Monday, 30 March 2009

Seedcake for tea

Seedcake is so very old-fashioned. You never see it in a cafe, but it is lovely. This one is a simple plain cake with hints of orange. I made it for a solemn occasion: a funeral for a friend's much-loved cat. It has a lovely "tea at the vicarage" charm about it, and it's not bad with a glass or 7 of sparkling, either. We finished it off this afternoon with a cuppa on the back deck, among the scattered gardening tools.

I got the recipe from a book of "British and Irish Cooking", a 1978 publication by Sally Morris. I bought it for $1.95. Not second hand, that was the recommended retail price. It's a wonderful old book, with recipes for plum cake, steak and kidney pie, Chelsea buns, Richmond Maids of Honour and much more. Some of them even use lard and suet.

I've always contended that British food is, despite its reputation, actually pretty bloody wonderful. I think that some of its bum rap comes from the war years, and the many years after when rationing was in force, and there was simply not enough butter, cream, bacon and eggs and so on. And of course, a lot of the best of it was simply done in private. Budget travellers encountered the horrendous cheap rooming houses with landladies dishing up over-boiled cabbage and a lump or two of gristle. Meanwhile the upper crust was feasting on Scottish salmon, rare roast beef with horseradish, devilled kidneys, stilton cheese and fresh watercress, and taking afternoon tea with seedcake, scones, strawberries and clotted cream.

Seed cake is worth reviving, I think.

Recipe: Seedcake
1 orange
3/4 cup salted butter
3/4 cup caster sugar
3 eggs
1 teaspoon orange flower water
1 1/2 cups self-raising flour
2 tablespoons caraway seeds
1 cup icing sugar

Zest the orange finely, and juice it.
Cream the butter and sugar until light and fluffy.
Beat in the eggs one at a time.
Add the orange zest, orange flower water, and caraway seeds.
Sift the flour, and fold in gently in several batches.
Use about 2 tablespoons of the orange juice to lighten it, but keep the batter quite thick.
Tip into a 20cm cake pan, prepared as you usually prefer.
Bake at 180 for 40-50 minutes, or until a testing skewer comes out clean.
Allow to cool before icing.

To make the icing, sift 1 cup of icing sugar into a bowl. Add two teaspoons of orange juice, and mix well. If it seems too thick, add a little more. Smooth over the top of the cake, allowing a little to drizzle down the sides.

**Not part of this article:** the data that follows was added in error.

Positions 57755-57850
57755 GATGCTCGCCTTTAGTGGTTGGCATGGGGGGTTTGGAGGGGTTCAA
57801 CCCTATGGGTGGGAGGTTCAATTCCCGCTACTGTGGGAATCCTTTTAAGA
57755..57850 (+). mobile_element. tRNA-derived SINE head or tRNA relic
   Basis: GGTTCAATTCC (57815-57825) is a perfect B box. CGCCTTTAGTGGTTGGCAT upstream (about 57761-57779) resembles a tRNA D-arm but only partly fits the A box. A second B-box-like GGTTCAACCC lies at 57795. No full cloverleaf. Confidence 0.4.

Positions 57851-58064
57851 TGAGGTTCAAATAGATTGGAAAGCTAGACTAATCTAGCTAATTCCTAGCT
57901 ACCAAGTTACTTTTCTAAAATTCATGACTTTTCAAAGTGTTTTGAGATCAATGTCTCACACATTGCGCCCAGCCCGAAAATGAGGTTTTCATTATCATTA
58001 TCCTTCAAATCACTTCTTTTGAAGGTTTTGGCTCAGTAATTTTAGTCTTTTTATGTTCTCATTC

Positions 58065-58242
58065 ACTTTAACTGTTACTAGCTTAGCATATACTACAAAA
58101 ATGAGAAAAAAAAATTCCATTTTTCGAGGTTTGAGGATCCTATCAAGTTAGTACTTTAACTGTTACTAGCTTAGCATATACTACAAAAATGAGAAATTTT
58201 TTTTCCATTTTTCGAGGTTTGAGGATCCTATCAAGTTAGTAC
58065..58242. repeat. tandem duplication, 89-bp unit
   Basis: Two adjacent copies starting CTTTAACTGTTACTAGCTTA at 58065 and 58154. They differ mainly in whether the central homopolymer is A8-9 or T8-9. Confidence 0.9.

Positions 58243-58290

3/4 cup of butter is the measure in the original - odd, for a British book. It's a simple 3/4 packet, about 185g. And this cake mixture has a tendency to curdle at the addition of the eggs. It's common with this style of cake. Do not worry if that happens, just keep going and the flour will smooth it all out again.

If you are concerned about the age of your caraway seeds, soak them in the orange juice for half an hour first. They come out quite chewy in texture, but they are very small, so it doesn't really matter. Orange flower water is also known as neroli extract. A single drop of the essential oil might perhaps work instead, but it's a lot more powerful than the water. Be careful - or just skip it.


Bells said...

I really love the sound of seed cake. It reminds me of something I can't put my finger on - like a forgotten scene from a novel or a poem or something. So thanks for this. I'm going to try it.

BJ said...

It's a gorgeous, delicate flavour. The bit of orange lifts it without dominating. The crumb is small but not crumbly. This is a very elegant cake. I'll definitely try it soon.

WITH the bubbles!

BJ said...

You know what I mean by 'crumb small but not crumbly' don't you???

Rhonda said...

You are so right about British food, the basic ingredients in Britain are fabulous. Of course, that could be why so many cooks became so lazy about the way it was cooked.
My grandmother used to make this type of cake. I still dream of the afternoon teas she used to provide - so many cakes and biscuits to chhose from. It was heaven for a small child!

Ozquilter said...

I have always loved seed cake, my nanna and my mum made it and I make it as well, along with their butter cake, which is plain but deliciously rich. Must make it again soon. Elizabeth David's 'Spices, Salt and Aromatics in the English Kitchen' shows just how aromatic, spicfilled and good English cooking can be.

Liz from Melbourne said...

Mmmm. Sounds like a nice cake. The theme of old fashioned cake recipes reminds me of the yummy ginger fluff sponge I used to have in a cafe in Ballarat when I was a child. Might have to try and find a recipe.

Anonymous said...

Is seedcake inevitably with caraway? I had imagined poppyseed. Caraway is so powerful. --- Ignorant American who could look it up but would rather ask.

kates said...

I am having a slice right now. Thank you so much for the recipe! I first read about seed cake in C.S. Lewis & Tolkien -- I think Lucy has some with Mr. Tumnus when she first goes to Narnia, and the imperious dwarves who arrive unannounced on Mr. Baggins' doorstep demand it -- so though I never tasted it, it's been in my imagination since childhood. The first bite was a little strange -- I've never had caraway in a sweet -- but the slice is gone now and I'll have to restrain myself from having another one before dinner. Simply lovely.